• Tool and Die Maker. Analyze specifications, lay out metal stock, set up and operate machine tools, and fit and assemble parts to make and repair dies, cutting tools, and machinists' hand tools.
  • Welder. Use hand-welding or flame-cutting equipment to weld or join metal components or to fill holes, indentations, or seams of fabricated metal products.
  • Welding Operator. Set up, operate, or tend welding, soldering, or brazing machines or robots that weld, braze, or heat treat metal products, components, or assemblies.

EDUCATIONAL OPPORTUNITIES: Layout Technician Training

Minneapolis Community and Technical College - Minneapolis, MN

Minneapolis Community and Technical College, 1501 Hennepin Ave, Minneapolis, MN 55403-1779. Minneapolis Community and Technical College is a medium sized college located in Minneapolis, Minnesota. It is a public school with primarily 2-year programs and has 9,539 students. Minneapolis Community and Technical College has a one to two year program in Machine Tool Technology/Machinist which graduated two students in 2008.

Saint Paul College - A Community and Technical College - Saint Paul, MN

Saint Paul College - A Community and Technical College, 235 Marshall Ave, Saint Paul, MN 55102-9808. Saint Paul College - A Community and Technical College is a medium sized college located in Saint Paul, Minnesota. It is a public school with primarily 2-year programs and has 5,388 students. Saint Paul College - A Community and Technical College has a less than one year program in Machine Shop Technology/Assistant which graduated two students in 2008.

Anoka Technical College - Anoka, MN

Anoka Technical College, 1355 W Hwy 10, Anoka, MN 55303. Anoka Technical College is a small college located in Anoka, Minnesota. It is a public school with primarily 2-year programs and has 2,072 students. Anoka Technical College has a one to two year program in Machine Tool Technology/Machinist which graduated ten students in 2008.

Dunwoody College of Technology - Minneapolis, MN

Dunwoody College of Technology, 818 Dunwoody Blvd, Minneapolis, MN 55403-1192. Dunwoody College of Technology is a small college located in Minneapolis, Minnesota. It is a private not-for-profit school with primarily 4-year or above programs. It has 1,611 students and an admission rate of 68%. Dunwoody College of Technology has an associate's degree and a two to four year program in Machine Tool Technology/Machinist which graduated ten and one students respectively in 2008.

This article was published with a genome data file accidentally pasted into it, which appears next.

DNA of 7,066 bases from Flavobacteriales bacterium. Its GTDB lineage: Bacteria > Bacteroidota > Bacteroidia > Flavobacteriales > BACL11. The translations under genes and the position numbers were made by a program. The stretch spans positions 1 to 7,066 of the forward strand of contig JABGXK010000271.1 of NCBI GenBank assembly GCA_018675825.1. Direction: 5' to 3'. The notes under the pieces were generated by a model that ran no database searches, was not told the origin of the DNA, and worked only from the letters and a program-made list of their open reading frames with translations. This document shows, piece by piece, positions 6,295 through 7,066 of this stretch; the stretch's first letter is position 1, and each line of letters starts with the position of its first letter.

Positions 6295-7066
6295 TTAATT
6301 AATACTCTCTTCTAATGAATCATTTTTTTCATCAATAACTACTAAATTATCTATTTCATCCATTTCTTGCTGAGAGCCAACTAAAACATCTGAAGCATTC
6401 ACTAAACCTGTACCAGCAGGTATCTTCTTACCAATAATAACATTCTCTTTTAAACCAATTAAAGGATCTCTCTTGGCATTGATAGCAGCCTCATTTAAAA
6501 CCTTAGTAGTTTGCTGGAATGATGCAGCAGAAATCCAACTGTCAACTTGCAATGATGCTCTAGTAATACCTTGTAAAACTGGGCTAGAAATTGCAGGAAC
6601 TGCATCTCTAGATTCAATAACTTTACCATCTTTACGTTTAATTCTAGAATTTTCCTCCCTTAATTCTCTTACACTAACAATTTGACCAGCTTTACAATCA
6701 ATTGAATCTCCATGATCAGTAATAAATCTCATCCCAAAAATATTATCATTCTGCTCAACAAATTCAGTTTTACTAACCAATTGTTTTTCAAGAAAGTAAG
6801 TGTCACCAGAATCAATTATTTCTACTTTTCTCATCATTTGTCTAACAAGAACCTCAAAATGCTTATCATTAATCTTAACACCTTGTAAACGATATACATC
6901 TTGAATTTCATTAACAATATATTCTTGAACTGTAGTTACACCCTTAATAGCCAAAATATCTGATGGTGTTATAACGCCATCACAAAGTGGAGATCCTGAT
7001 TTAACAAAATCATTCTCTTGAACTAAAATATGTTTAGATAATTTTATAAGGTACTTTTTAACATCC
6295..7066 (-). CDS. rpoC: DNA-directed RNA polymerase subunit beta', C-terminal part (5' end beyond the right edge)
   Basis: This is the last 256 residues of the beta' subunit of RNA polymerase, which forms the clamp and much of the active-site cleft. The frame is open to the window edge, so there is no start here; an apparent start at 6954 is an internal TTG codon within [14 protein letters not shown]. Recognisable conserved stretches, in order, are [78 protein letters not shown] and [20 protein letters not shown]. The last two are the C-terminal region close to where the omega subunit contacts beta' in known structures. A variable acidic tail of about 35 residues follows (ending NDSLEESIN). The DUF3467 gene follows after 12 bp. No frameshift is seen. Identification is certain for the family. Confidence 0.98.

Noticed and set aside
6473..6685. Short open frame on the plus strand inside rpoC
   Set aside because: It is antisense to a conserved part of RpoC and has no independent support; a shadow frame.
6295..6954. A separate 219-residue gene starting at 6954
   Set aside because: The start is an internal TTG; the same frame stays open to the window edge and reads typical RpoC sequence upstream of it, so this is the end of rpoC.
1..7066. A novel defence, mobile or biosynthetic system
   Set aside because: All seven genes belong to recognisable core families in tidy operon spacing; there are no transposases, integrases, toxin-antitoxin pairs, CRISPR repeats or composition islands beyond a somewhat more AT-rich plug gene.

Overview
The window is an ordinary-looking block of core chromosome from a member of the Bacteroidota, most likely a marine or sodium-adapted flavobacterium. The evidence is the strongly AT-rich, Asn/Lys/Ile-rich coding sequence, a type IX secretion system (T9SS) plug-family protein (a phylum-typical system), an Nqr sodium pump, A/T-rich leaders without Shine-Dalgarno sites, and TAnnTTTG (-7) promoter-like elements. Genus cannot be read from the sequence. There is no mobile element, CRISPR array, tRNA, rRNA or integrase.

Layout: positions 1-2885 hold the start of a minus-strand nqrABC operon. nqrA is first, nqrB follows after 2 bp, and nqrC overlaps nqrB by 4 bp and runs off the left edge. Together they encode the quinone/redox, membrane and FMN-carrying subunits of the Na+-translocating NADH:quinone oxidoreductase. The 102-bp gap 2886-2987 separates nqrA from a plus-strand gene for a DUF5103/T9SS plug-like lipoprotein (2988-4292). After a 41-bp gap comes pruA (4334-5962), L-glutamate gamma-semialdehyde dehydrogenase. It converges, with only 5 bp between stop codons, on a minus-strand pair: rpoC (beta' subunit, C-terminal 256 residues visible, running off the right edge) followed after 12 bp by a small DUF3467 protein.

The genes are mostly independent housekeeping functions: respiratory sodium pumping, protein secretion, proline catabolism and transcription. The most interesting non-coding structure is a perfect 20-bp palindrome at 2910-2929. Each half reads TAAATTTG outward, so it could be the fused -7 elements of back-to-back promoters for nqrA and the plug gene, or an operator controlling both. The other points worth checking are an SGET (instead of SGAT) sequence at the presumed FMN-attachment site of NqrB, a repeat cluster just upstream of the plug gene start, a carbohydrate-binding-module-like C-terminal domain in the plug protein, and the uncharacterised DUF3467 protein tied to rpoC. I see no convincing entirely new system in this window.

Hennepin Technical College - Brooklyn Park, MN

Hennepin Technical College, 9000 Brooklyn Blvd, Brooklyn Park, MN 55445. Hennepin Technical College is a medium sized college located in Brooklyn Park, Minnesota. It is a public school with primarily 2-year programs and has 5,617 students. Hennepin Technical College has less than one year, one to two year, and associate's degree programs in Machine Tool Technology/Machinist which graduated fifteen, three, and four students respectively in 2008.

LOCATION INFORMATION: Minneapolis, Minnesota

Minneapolis, Minnesota
Minneapolis, Minnesota photo by BenFranske

Minneapolis is situated in Hennepin County, Minnesota. It has a population of over 382,605. The cost of living index in Minneapolis, 101, is near the national average. New single-family homes in Minneapolis are priced at $451,300 on average, which is far greater than the state average. In 2008, forty-five new homes were constructed in Minneapolis, down from one hundred fifteen the previous year.

The top three industries for women in Minneapolis are health care, educational services, and accommodation and food services. For men, it is educational services, professional, scientific, and technical services, and accommodation and food services. The average commute to work is about 22 minutes. More than 37.4% of Minneapolis residents have a bachelor's degree, which is higher than the state average. The percentage of residents with a graduate degree, 13.1%, is higher than the state average.

The unemployment rate in Minneapolis is 7.0%, which is the same as Minnesota's average of 7.0%.

The percentage of Minneapolis residents that are affiliated with a religious congregation, 57.7%, is more than the national average but less than the state average. The largest religious groups are the Catholic Church, the Evangelical Lutheran Church in America and the United Methodist Church.

Minneapolis is home to the Saint Josephs Orphanage and the Hiawatha Municipal Golf Course as well as Beards Plaisance and Mississippi Park. Visitors to Minneapolis can choose from COE Mansion Carriage House, Radisson Hotel Metrodome and Best Western Kelly Inn for temporary stays in the area.